Give us a call or email and we will send you a detailed quote with the options you want for your coop. We will verify layout design, left and right, any special requests, estimated completion date, and delivery options. We do have to charge sales tax in New York and Pennsylvania, and don't have a discount for 'cash'. We can ship some of our products, but due to the current sales tax nexus mess we may have to decline some out of state sales or may have to process sales tax for your state.
How do I pay?
Since most orders are custom, to get started we take a deposit by cash, check or paypal to our email address. This is usually about 1/3 of the final price. We will let you know when your project is complete and take the balance of payment upon pickup or delivery. We do appreciate final payment in cash or by paypal.
How many chickens do your coops hold?
We generally recognize the rule of thumb of 4 sq ft of coop space and 10 sq ft of run space per bird. So for the standard Combo Coop and Hen House we recommend 6 chickens. However we also recommend all chickens be given some pasture or free range time. If you are able to do this, we recognize that these same coops could house up to 12 chickens. You will have to monitor how clean you can keep the coop and the stress levels of your birds to determine how many you can keep happy and healthy.
How do I set up my coop?
First make sure you are good to go to keep chickens in your neighborhood and that you have taken care of any permits that might be needed. Some towns have rules regarding location of buildings to property lines or other structures on your property. Sometimes they are concerned that if your your shed caught fire, for example, it may catch the house or garage on fire. If possible, you will want to position your coop to shelter from wind and driving snow and rain. Our chickens never like to walk out onto snow. Depending on your area, you may want to secure your coop with an screw type ground anchor and chain. Again check for any buried utilities by calling 811 before you dig. Speaking of digging, you may want to bury wire mesh or hardware cloth around the perimeter of the coop and run to keep determined predators out. If you do not have a predator proof run area, we recommend feeding any chicken pellets inside the coop, but keeping the water outside if possible. This way the food is locked up inside with them at night and not drawing predators to the run area, and water is not spilling and adding moisture to the coop.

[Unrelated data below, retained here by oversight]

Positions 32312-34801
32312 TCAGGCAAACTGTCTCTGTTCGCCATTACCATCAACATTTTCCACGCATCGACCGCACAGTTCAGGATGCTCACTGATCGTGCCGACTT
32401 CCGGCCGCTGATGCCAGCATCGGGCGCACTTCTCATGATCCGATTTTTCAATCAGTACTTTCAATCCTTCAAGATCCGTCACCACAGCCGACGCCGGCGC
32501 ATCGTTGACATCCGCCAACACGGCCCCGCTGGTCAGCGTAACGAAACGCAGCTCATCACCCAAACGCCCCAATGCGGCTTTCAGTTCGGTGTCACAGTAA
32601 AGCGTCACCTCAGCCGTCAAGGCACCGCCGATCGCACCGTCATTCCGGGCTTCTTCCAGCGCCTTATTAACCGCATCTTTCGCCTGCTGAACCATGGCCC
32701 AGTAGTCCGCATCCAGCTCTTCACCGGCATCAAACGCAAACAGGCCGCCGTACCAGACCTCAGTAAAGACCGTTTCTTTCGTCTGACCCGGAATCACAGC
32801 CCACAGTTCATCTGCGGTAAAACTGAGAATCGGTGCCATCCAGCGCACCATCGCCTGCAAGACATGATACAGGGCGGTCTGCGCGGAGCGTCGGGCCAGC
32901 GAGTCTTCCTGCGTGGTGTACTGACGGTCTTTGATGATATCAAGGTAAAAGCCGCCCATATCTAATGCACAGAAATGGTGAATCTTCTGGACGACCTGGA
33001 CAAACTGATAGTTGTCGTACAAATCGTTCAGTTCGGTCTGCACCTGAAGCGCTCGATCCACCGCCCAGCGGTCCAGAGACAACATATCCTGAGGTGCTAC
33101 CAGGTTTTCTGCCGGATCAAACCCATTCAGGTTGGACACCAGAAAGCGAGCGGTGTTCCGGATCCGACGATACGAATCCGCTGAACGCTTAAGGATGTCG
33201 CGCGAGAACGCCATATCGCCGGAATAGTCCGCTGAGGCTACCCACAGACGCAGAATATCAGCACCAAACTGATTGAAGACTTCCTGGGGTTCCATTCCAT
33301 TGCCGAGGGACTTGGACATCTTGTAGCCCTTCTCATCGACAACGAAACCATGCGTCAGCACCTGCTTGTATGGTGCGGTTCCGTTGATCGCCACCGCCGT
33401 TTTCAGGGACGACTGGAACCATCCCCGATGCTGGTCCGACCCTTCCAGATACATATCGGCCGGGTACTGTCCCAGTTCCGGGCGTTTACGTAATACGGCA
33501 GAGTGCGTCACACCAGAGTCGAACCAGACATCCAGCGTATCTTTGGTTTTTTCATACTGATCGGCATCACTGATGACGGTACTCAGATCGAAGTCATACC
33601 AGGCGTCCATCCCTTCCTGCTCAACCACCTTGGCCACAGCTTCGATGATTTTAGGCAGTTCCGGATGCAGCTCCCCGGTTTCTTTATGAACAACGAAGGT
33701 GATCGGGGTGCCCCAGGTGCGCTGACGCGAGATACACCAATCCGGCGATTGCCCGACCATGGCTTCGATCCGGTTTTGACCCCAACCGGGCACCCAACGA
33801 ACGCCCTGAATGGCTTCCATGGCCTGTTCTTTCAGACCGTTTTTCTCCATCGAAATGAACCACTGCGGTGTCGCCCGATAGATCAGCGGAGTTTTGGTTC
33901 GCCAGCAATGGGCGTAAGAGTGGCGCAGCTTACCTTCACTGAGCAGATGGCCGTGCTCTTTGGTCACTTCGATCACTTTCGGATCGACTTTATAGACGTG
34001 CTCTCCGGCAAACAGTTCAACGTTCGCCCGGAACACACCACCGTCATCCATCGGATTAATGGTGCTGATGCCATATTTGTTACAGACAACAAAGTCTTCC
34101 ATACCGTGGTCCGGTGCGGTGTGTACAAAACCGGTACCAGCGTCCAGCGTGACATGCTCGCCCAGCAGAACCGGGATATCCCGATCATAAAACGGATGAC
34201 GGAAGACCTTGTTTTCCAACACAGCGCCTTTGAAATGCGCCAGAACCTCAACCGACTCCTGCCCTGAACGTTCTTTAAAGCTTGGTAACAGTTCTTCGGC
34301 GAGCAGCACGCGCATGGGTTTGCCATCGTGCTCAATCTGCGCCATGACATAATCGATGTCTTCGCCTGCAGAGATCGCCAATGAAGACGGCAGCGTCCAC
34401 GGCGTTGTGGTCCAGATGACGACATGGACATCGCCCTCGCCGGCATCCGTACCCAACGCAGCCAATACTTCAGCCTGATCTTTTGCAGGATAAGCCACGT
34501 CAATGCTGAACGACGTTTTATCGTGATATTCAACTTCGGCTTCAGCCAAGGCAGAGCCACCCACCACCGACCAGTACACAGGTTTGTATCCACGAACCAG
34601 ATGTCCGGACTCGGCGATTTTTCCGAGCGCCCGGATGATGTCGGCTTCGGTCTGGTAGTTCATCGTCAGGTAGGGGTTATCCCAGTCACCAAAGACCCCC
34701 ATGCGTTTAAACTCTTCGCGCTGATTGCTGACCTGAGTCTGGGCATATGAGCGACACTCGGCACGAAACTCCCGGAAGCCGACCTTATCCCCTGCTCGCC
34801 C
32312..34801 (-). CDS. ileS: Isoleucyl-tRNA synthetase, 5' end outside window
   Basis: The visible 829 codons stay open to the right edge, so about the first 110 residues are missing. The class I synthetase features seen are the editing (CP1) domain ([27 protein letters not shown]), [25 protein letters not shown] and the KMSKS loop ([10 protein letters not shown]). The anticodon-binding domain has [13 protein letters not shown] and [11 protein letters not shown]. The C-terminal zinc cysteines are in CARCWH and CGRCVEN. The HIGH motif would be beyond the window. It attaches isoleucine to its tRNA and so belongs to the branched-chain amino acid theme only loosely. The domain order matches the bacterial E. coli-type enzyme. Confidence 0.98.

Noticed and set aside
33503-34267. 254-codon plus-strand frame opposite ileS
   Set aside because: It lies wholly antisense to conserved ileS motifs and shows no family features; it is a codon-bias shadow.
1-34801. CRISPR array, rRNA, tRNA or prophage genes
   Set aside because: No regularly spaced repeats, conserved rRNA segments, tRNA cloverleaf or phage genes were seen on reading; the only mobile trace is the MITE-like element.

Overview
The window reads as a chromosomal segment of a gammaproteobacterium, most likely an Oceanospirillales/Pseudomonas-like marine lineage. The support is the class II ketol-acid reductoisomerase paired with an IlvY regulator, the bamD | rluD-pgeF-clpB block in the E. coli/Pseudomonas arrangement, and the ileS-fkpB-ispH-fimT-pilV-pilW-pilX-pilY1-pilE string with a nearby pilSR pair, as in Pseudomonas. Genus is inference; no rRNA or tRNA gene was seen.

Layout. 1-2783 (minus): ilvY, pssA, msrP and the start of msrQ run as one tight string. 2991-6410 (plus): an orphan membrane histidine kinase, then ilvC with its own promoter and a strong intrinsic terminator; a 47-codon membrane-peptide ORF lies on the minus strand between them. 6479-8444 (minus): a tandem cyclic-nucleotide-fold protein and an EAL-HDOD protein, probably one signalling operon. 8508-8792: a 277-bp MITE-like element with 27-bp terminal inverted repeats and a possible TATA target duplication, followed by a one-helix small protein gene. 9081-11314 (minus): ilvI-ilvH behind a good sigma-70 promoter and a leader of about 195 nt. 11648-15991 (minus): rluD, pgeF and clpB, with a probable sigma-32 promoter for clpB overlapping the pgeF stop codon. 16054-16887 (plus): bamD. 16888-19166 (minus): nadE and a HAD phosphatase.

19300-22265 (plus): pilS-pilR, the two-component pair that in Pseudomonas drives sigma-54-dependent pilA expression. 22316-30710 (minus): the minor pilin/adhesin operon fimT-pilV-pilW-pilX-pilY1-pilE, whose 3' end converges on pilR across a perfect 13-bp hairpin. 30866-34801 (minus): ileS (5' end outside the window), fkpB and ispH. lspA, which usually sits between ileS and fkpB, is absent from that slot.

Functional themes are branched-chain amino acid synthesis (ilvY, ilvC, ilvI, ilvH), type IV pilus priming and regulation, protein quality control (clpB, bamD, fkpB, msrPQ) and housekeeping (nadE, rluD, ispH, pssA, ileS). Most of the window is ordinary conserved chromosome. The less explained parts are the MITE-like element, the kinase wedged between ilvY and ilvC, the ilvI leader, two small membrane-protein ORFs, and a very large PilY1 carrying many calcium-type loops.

Do you recommend heat lamps?
Pretty much any heat lamp I have ever seen was very poorly made, which is crazy considering how many fires they cause. We don't recommend them. Most of our chickens are pretty hardy breeds. When I have used them for puppies or for chicks I always added extra security measures like chains and metal brackets, to make sure the lamp cannot come apart and fall over or have something fall into it and catch fire. We do mount your roost bar so your chickens feet rest on the wide side of the board. This way we think they should better be able to cover their feet with their feathers as the nest down on the bar for the night.
Why do we use a plywood floor?
If you would like FRP board installed we can do that, but honestly haven't seen the need, so we don't raise the cost of the coop to include something we don't think you necessarily need. Our personal coops just use a plywood floor with a deep litter. As long as you don't spill water repeatedly without drying, you should be fine with plywood. Also, we recognize that if you were to spill water in the coop with a plastic or FRP floor you run the risk of trapping moisture and rotting the floor worse than if it could dry. If you would like, we can install frp, or you could coat it with epoxy. We just recommend you monitor the condition of the coop and inspect for moisture and change the bedding when needed.